Considerations for your Brand Strategy

  1. Consult a brand protection attorney.  Not just because I believe in getting your brand protection attorney involved early in the process, but because four years from now it will cost you a lot more to defend a lawsuit.  In order to defend a legal action, it can take a lot of time to discover what happened, develop a defense or alternative action.  That time can be expensive.  Plus, don’t forget the expense of rebuilding your website after you take it down for several months while you go through these steps to create a new brand.  You were smart enough to create mobile apps for online shoppers to click-drag-drop-and-deliver, but now your site needs to come down while the injunction is in place and your brand is reinvented.  I am sure those shoppers will be there when you come back online, right?  Not to mention all the other marketing efforts already paid for, it must be undone and you get to start all over.  I’m just saying —-  it is expensive to undo things.  Better to have guidance up front.
  2. Create a budget.  Well, someone has to pay for the effort.  Even if your budget is small, sit down with your brand protection attorney and come up with a reasonable budget and take baby steps.  In the early stages you might just need a simple plan to carry it all until things take off.  Having someone in place to help you with the small items early on will be advantageous when the company begins to grow.  A larger company should view their brand protection attorney as giving proactive legal advice as part of a team.  Advice that counsels your company in the things you can and should do to be competitive.  This is counter-intuitive to some, because we ofen see legal counsel as performing a defensive role and telling us what not to do.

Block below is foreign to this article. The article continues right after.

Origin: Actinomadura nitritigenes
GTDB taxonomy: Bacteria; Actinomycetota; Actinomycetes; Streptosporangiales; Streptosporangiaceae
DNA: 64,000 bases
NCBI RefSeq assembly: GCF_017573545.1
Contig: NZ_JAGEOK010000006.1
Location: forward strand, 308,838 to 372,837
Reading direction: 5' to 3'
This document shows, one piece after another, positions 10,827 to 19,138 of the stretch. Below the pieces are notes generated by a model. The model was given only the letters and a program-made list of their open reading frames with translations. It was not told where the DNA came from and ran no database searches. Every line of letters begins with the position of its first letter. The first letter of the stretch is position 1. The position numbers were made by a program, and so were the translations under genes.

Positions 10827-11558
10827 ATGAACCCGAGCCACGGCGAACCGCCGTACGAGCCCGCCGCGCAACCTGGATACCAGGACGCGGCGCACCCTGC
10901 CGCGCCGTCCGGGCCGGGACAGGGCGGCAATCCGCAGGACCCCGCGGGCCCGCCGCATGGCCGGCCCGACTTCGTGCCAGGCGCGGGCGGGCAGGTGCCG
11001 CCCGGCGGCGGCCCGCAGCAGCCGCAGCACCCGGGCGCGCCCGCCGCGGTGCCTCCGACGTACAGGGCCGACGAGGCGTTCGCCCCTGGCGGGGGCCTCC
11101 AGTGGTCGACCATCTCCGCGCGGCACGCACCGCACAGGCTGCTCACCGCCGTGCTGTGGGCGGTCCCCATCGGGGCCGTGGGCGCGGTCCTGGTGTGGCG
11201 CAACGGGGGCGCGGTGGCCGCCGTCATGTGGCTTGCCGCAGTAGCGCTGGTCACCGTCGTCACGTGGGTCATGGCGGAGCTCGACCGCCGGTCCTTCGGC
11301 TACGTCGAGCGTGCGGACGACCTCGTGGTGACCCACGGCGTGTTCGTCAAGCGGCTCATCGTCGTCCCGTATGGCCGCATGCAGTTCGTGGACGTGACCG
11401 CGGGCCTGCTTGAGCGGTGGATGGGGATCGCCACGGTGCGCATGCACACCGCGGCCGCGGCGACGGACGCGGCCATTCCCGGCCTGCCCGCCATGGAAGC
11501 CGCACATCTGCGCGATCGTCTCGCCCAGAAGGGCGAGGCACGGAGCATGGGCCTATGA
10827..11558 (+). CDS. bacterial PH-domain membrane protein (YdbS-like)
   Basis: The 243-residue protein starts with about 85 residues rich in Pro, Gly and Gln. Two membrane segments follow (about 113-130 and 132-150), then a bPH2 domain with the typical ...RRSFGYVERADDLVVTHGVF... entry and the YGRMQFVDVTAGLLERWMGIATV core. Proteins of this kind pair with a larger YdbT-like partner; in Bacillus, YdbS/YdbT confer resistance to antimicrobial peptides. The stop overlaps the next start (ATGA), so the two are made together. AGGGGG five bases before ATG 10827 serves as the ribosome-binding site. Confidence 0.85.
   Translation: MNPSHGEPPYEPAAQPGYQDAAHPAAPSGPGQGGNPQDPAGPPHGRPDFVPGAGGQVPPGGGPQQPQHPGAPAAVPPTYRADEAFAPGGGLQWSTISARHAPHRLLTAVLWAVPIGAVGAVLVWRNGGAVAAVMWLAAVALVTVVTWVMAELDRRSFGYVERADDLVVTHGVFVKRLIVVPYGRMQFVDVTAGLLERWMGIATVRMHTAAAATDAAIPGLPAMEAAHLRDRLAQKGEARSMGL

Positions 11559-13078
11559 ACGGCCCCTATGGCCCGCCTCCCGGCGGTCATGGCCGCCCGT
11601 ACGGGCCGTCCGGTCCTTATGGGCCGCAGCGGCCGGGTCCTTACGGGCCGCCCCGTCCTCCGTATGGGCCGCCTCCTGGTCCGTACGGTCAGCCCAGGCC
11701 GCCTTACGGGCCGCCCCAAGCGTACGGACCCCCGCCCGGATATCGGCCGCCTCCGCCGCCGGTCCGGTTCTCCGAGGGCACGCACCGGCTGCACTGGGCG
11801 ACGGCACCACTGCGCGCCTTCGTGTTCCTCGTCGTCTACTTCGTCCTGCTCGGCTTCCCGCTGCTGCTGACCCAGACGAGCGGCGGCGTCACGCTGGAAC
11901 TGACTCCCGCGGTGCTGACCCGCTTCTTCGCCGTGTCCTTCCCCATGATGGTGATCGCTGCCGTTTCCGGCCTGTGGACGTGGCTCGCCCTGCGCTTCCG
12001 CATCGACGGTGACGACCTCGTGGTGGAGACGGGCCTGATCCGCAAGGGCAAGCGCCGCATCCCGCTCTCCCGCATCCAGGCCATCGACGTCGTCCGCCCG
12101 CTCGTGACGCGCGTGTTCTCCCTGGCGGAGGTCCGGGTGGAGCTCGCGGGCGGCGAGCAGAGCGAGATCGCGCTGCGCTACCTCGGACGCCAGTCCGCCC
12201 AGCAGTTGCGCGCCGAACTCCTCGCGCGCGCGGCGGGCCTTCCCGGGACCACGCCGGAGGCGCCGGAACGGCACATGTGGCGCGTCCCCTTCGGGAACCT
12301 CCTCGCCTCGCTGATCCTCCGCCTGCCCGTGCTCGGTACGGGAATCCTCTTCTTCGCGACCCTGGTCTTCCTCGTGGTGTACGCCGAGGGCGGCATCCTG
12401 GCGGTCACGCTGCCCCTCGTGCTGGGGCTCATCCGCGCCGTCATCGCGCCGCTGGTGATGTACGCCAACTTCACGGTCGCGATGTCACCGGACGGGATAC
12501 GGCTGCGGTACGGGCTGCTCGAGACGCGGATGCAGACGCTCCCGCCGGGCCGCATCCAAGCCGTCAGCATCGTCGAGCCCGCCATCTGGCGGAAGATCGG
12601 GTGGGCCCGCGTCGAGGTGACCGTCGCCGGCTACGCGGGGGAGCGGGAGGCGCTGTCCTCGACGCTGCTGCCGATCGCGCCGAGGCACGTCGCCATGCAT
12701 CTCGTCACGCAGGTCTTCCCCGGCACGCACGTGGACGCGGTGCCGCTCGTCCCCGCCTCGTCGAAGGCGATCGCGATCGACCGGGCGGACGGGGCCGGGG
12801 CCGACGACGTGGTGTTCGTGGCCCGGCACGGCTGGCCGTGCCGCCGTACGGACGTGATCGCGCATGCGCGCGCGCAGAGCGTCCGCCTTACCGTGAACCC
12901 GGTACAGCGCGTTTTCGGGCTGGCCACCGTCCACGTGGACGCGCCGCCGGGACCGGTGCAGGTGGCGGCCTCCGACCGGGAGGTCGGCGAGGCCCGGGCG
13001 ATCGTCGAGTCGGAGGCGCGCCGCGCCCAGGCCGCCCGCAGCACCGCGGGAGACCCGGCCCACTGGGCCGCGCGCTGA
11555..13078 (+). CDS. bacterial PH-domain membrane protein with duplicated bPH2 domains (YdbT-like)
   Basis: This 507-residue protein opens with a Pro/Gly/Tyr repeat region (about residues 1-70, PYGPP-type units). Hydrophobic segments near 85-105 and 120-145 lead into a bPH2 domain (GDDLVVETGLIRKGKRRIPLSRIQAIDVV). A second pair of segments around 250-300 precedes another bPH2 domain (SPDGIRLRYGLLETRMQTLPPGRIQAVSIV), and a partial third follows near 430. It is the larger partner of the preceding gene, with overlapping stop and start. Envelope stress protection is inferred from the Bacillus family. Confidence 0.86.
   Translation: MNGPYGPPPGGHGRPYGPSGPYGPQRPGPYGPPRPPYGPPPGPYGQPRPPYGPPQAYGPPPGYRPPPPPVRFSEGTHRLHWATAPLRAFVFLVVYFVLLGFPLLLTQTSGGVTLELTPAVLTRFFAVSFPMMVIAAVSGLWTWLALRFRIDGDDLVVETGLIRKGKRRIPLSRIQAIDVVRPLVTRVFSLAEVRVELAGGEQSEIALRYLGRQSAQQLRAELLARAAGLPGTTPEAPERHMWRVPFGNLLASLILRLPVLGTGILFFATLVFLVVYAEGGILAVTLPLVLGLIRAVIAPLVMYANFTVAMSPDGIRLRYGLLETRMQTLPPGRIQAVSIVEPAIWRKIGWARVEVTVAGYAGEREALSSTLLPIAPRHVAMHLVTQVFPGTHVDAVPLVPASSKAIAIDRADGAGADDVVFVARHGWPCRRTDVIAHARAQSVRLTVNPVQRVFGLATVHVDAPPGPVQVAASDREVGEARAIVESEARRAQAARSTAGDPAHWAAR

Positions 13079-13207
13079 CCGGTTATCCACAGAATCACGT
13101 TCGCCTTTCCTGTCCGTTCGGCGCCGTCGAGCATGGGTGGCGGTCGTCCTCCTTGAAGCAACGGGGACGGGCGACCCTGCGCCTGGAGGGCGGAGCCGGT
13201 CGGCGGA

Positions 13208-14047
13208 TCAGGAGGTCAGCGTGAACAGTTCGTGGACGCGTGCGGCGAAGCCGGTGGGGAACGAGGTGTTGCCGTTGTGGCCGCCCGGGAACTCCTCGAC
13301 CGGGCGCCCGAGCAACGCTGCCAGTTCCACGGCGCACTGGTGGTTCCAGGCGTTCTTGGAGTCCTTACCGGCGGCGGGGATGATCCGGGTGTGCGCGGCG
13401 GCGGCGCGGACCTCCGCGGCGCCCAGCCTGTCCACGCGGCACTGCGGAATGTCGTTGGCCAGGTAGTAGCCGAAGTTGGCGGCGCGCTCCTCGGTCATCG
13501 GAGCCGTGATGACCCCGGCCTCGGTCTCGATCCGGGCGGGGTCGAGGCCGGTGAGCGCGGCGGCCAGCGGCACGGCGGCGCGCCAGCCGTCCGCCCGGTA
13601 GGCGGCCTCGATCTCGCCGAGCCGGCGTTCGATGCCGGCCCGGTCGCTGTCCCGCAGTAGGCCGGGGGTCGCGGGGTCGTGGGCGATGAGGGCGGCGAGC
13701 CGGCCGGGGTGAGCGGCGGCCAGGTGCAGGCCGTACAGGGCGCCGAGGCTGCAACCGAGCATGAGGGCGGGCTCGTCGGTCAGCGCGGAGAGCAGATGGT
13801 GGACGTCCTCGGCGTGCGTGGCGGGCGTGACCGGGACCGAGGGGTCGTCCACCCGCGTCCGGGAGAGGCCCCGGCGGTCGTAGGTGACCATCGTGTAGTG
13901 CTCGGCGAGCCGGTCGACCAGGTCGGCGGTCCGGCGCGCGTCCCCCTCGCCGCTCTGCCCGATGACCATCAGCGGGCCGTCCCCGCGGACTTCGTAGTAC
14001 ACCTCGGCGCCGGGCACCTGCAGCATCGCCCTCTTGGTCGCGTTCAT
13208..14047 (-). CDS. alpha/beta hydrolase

3. Have a strategy.  Sounds basic, but how can stay focused without a clearly defined stategy?  Decide on a strategy for your product or service and then build a brand that fits into that strategy.  You are creating a brand that will be around for the long haul.  Here is where you have a meeting with your in-house marketing person, a consultant or an outside advertising agency and of course, your brand protection attorney.  Without a long-term plan, you might find that you have to “fix” your strategy as you grow.  As an example, Starbucks recently removed the word “coffee” from their logo, because they want to expand into different areas that are presumably not just coffee.  Not that Starbucks sees that as a mistake, just a deviation on their strategy.  Starbucks can afford to make this adjustment, but this deviation for one company could be devistation to another company with limited resources.  Starbucks is a relatively young company, but it is a company that has been around the advertising spiral mentioned earlier, so they probably already have a room full of attorneys giving them advice on how to proactively build their brand.  On planet earth, the realities of your company may not allow for a complete rebranding down the road.  Your brand should not put you into a hole you cannot afford to dig out of.  Worse, you don’t want to be forced to completely rebrand because you are infringing on another more senior brand.  A brand protection attorney can help you by making sure —ahead of time— that you are clear to move forward and start building a brand.